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Bexar County Sheriff’s Office gets approval for 140,000 overtime hours for jail deputies

BCSO got approval to spend over $5.6 million for overtime for five months, the latest of multiple requests made this fiscal year.

Continuing to cite COVID-19, a crowded jail, and staffing issues, the Bexar County Sheriff’s Office got more money from the county for its overtime budget for the rest of the fiscal year.

On Tuesday, county commissioners unanimously approved 140,000 hours to cover overtime worked from May 1, 2022, to September 30, 2022.

“It is a lot of hours, but when you’re trying to fairly compensate your deputies for something that’s beyond our control…to spend time guarding an inmate population that should not be in the county jail, then we need to compensate them for it,” Sheriff Salazar told KENS 5.

According to documents, the sheriff’s office will exceed its overtime budget by $5.2 million at the current burn rate, using 335,629 hours costing an estimated $13.4 million for the 2022 fiscal year.

“I’d love to not be up here…that’s something for the last 12 years has continued to be an issue,” Bexar County Sheriff Javier Salazar said to County Commissioners in Tuesday’s meeting.

Sheriff Salazar told KENS 5 that there are 795 inmates in the jail waiting to be transferred to other facilities. Some inmates are waiting to be transferred to state prison and others are waiting for mental health beds to open.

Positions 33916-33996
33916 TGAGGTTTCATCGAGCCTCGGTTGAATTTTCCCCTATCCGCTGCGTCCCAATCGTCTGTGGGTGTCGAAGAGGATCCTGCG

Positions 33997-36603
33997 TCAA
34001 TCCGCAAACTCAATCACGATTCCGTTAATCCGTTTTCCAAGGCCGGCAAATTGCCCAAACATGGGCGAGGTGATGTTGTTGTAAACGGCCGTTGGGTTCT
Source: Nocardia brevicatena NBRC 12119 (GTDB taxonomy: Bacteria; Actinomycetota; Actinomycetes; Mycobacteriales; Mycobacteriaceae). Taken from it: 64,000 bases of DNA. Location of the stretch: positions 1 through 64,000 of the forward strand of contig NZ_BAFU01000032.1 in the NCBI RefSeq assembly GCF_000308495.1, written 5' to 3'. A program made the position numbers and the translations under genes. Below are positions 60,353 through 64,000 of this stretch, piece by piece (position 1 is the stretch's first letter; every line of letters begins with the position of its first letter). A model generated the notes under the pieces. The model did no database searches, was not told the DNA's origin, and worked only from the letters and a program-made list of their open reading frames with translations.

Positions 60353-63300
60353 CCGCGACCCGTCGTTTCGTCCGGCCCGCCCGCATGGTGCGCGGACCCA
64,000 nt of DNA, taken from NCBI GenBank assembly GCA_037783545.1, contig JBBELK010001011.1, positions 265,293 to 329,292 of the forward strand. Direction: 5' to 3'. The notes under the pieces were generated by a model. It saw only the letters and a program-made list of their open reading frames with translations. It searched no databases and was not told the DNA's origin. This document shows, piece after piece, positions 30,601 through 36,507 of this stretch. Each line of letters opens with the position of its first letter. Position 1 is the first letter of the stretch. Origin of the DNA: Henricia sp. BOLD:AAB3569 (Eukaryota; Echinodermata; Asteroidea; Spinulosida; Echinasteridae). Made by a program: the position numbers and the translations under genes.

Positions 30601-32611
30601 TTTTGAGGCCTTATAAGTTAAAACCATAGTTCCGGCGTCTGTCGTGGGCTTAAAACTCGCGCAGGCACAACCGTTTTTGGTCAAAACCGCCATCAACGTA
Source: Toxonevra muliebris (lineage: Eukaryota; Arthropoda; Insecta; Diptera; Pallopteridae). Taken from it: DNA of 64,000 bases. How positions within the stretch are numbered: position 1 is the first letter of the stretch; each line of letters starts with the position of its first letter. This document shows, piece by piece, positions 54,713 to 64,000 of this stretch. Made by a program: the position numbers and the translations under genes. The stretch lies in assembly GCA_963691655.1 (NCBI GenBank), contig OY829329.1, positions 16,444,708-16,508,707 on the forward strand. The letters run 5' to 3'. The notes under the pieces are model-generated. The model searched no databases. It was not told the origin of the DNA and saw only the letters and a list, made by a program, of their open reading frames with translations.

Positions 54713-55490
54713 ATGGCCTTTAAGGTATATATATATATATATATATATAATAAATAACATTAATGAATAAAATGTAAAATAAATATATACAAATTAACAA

“I understand they’re starting to pick up again, but I really wish they’d go about it quicker,” Sheriff Salazar says he’s also sent some letters to state leaders venting his frustration with the overcrowded jail, which has more than 4,500 inmates this year.

During April’s commissioner's court meeting, the county approved more than 67,000 hours of mandatory overtime between March 5 to May 20. That funding request exhausted the remaining approved jail overtime budget, and the hours requested were exhausted the week of April 30, according to county documents.

The county is hoping the long-awaited findings of two jail consultants--one hired by former County Commissioner Trish DeBerry and one hired by the Sheriff's office--will present some solutions to the jail issues.

“It should be one of the most comprehensive looks in a number of years at the detention issues," Commissioner Tommy Calvert said.

The county also hopes to address the long-term effects of mental health patients taking up beds in the jail. The Texas Legislature approved building a new 300-bed hospital on the San Antonio State Hospital grounds, and the county has paid $200,000 for a study to see how the vacated buildings could be used to house patients or inmates with mental health issues.

Meanwhile, Sheriff Salazar has sent letters to the state asking when they can expect additional transport of inmates.

"My deputies...they're exhausted from 12 years of having worked overtime. And it's just getting worse and worse and worse because all levels of government have failed them at every turn," Sheriff Salazar said.

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